Eliminating the three Cabinet ministries, which is supported by the Mexican Congress (see SourceMex, 2009-09-02), is part of Calderon's plan to reduce government spending. The move to eliminate SECTUR, the SRA, and the SFP is contained in the 2010 budget proposal that Calderon was submitting to the Congress in the second week of September. Under the plan, SECTUR functions would be transferred to the Secretaria de Economia (SE), while the Secretaria de Desarrollo Social (SEDESOL) and SAGARPA would assume the duties once ascribed to the SRA.

The federal comptroller's office (Controlaria General de la Federacion) would take over most duties that were once the responsibility of the SFP.

The changes were not universally accepted. The Mexico City daily newspaper Milenio Diario noted that the move jeopardizes the jobs of more than 7,600 employees of the SRA, SFP and SECTUR.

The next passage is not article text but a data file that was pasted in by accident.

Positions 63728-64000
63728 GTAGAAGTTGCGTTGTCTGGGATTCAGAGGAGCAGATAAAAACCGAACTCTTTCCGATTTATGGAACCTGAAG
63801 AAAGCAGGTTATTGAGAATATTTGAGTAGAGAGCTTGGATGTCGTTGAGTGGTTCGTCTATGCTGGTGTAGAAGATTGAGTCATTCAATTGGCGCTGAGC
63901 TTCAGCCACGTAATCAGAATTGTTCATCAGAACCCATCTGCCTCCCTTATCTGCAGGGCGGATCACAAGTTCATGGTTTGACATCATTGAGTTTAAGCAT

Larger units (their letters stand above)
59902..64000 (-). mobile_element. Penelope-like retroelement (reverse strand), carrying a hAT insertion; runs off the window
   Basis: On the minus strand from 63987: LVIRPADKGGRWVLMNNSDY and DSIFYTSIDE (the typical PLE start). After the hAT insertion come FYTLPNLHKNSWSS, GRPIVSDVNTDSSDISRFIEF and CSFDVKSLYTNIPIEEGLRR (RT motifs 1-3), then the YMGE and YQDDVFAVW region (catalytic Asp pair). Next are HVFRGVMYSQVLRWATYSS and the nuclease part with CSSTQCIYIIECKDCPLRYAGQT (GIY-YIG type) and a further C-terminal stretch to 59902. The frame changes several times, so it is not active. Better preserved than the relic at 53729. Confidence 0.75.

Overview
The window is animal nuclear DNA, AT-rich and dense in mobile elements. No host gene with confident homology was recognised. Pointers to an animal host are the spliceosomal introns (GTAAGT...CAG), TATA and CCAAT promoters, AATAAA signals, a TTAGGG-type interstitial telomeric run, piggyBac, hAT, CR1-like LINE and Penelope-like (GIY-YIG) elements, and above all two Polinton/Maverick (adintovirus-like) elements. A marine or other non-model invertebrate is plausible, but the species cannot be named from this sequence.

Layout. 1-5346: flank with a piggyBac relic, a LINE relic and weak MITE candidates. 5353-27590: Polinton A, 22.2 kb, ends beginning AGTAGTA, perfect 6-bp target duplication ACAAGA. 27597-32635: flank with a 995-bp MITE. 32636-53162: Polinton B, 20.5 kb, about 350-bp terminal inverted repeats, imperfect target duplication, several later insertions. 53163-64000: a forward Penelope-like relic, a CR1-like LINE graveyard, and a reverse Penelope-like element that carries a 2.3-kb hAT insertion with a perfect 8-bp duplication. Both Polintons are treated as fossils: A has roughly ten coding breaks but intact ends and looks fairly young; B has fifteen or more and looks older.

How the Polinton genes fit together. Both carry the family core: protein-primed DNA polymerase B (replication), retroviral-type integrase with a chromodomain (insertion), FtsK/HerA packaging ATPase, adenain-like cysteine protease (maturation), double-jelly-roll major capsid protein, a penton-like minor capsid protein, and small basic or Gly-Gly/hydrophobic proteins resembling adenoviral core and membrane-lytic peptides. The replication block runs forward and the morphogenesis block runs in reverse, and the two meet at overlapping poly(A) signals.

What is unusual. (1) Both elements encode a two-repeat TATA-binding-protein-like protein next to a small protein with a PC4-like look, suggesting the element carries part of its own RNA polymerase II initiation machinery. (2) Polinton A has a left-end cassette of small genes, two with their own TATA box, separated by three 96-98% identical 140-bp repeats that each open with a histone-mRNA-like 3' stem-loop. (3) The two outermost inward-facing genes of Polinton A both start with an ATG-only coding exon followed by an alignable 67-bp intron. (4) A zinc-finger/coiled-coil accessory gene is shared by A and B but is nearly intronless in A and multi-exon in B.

Three rural organizations--the Confederacion Nacional Campesina (CNC), Central Campesina Cardenista (CCC), and Unidad de la Fuerza Indigena Campesina (UFIC)--argued that eliminating the SRA would take away support for the rural sector while saving little money for the government. CNC president Cruz Lopez said eliminating the SRA might meet some resistance in the Congress, since the PRI had actually proposed strengthening it by moving some SAGARPA functions to that ministry. Furthermore, said Lopez, there is also a move to incorporate the indigenous development commission (Comision de Desarrollo Indigena) into the SRA.